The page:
Dow said primary and secondary roads should be in good shape this morning. He hoped to divert plows into residential areas starting at 4 or 5 a.m.
“But it’s going to be slow going. We’ve got a lot of snow out there,” he said, adding, “Some things might take us until (Monday) night to get through.”
Metro-area schools canceled classes today, as did dozens of districts across southeast North Dakota and west-central Minnesota. North Dakota State University and Minnesota State University Moorhead told students to stay home. Concordia College planned to open at noon.
A blizzard warning remains in effect until noon today for southeast North Dakota and west-central Minnesota. No travel was advised in the warning area or in the F-M metro area and rural Cass and Clay counties until conditions improve.
Snowfall is expected to taper off by 4 or 5 a.m. today, with winds diminishing later this morning or in the afternoon, National Weather Service meteorologist Jennifer Ritterling said.
Sunday’s treacherous travel conditions convinced truck driver Gale Evin of Warren, Minn., to cut his route short for the day after driving from Grand Forks to Fargo. He said he “almost lost it” near Argusville on icy I-29 before officials closed that stretch.
“I was supposed to go out to Jamestown with a load of French fries, but I figured I’d pull off here and wait ’til tomorrow,” he said while passing the time at the Stamart Travel Plaza in north Fargo.
The wind-driven snow didn’t deter NDSU students David Ballard, Vanessa Karels and Jon Hopkins from standing on the corner of 12th Avenue North and University Drive and trying to raise money for Nokomis Child Care Center. The Freeze-A-Thon fundraiser started at 12:01 a.m. Sunday, just before the storm hit.
“I can’t even keep my eyes open,” Ballard said as he squinted into the north wind.
Snow piles up
Unofficial snowfall reports from the metro area included 9.1 inches in south Fargo as of 7 p.m. and 10.5 inches in West Fargo as of 6 p.m. The National Weather Service’s official co-op observer for the metro area, who takes measurements in north Moorhead, reported 9 inches as of about 9 p.m., with snow still coming down, Ritterling said.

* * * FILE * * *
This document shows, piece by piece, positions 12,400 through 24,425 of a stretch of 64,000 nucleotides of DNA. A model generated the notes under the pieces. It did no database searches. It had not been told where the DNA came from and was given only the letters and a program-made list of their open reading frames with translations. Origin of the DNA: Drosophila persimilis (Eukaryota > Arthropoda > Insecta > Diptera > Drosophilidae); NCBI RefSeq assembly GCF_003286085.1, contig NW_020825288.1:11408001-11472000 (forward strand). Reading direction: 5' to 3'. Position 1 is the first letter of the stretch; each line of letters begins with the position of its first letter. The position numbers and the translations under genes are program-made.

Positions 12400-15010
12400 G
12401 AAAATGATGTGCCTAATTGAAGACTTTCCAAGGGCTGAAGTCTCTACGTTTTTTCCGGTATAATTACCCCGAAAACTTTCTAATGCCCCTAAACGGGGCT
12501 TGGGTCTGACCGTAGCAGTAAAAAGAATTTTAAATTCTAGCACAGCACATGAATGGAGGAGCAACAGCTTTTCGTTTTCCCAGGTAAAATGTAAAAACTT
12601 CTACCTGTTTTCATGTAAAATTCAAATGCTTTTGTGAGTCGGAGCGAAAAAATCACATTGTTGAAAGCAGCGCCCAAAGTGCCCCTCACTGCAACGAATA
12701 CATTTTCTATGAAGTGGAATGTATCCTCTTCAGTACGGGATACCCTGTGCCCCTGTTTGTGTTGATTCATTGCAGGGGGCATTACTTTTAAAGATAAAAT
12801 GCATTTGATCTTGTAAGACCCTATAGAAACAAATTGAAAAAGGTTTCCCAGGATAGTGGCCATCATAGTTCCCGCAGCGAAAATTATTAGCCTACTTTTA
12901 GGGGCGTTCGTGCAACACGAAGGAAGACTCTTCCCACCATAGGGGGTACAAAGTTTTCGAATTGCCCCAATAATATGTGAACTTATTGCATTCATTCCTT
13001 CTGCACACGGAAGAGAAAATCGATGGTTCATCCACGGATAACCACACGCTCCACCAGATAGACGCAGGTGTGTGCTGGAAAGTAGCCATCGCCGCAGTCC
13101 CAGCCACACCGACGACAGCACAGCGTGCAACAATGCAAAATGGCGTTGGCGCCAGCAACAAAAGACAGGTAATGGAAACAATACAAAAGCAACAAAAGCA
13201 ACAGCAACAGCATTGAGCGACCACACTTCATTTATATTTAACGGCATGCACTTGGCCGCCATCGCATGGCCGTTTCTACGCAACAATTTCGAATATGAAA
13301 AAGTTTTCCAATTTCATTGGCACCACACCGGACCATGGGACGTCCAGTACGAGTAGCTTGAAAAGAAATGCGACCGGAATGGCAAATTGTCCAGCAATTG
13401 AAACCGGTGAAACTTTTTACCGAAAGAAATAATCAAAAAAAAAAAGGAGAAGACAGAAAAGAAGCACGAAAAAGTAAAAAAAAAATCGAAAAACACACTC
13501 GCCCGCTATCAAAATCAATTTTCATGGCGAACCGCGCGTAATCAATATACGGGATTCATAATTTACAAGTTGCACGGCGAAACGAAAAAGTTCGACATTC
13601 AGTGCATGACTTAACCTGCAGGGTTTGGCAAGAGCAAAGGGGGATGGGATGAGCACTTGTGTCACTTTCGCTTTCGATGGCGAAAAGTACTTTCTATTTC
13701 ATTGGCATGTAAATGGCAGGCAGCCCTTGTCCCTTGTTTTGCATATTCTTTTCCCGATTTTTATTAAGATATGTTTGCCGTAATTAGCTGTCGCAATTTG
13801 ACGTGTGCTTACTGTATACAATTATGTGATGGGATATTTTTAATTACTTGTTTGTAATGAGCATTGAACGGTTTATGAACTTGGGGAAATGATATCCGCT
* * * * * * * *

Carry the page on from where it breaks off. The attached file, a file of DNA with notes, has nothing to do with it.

John Wheeler, chief meteorologist at WDAY-TV, said snow measurements taken by residents in the metro area may not be accurate because of the urban area’s snow-fence effect. People may have measured a lot in their driveway, but a few miles away a field may have been swept clean by the blizzard-strength winds, he said.
Other totals reported to the weather service included 13.5 inches at 5 p.m. in Cayuga in southeast North Dakota’s Sargent County, 14.5 inches at 2:30 p.m. in Colfax and 13 inches at 4:30 p.m. near Pelican Rapids, Minn.
Readers can reach Forum reporter Mike Nowatzki at (701) 241-5528
MATBUS, Paratransit to start late today
FARGO – Metro Area Transit buses and MAT Paratransit services plan to start three hours late today, beginning at 9:15 a.m.
The Ground Transportation Center is scheduled to open at 9 a.m.
Because of the closure of North Dakota State University, Routes 31, 32, 33 and 35 will not operate today. Routes 13 and 34 will run.
Daytime service will not be provided on Route 13U, but evening service on 13U will be offered.
MATBUS officials will assess weather and road conditions early this morning, and additional route cancellations will be announced if they become necessary. In a news release, MATBUS asked that riders adjust their plans to accommodate delays.
MATBUS also may decide to use its snow detour routes, which are available for viewing at matbus.com. That decision will be publicized if made.
Forum staff reports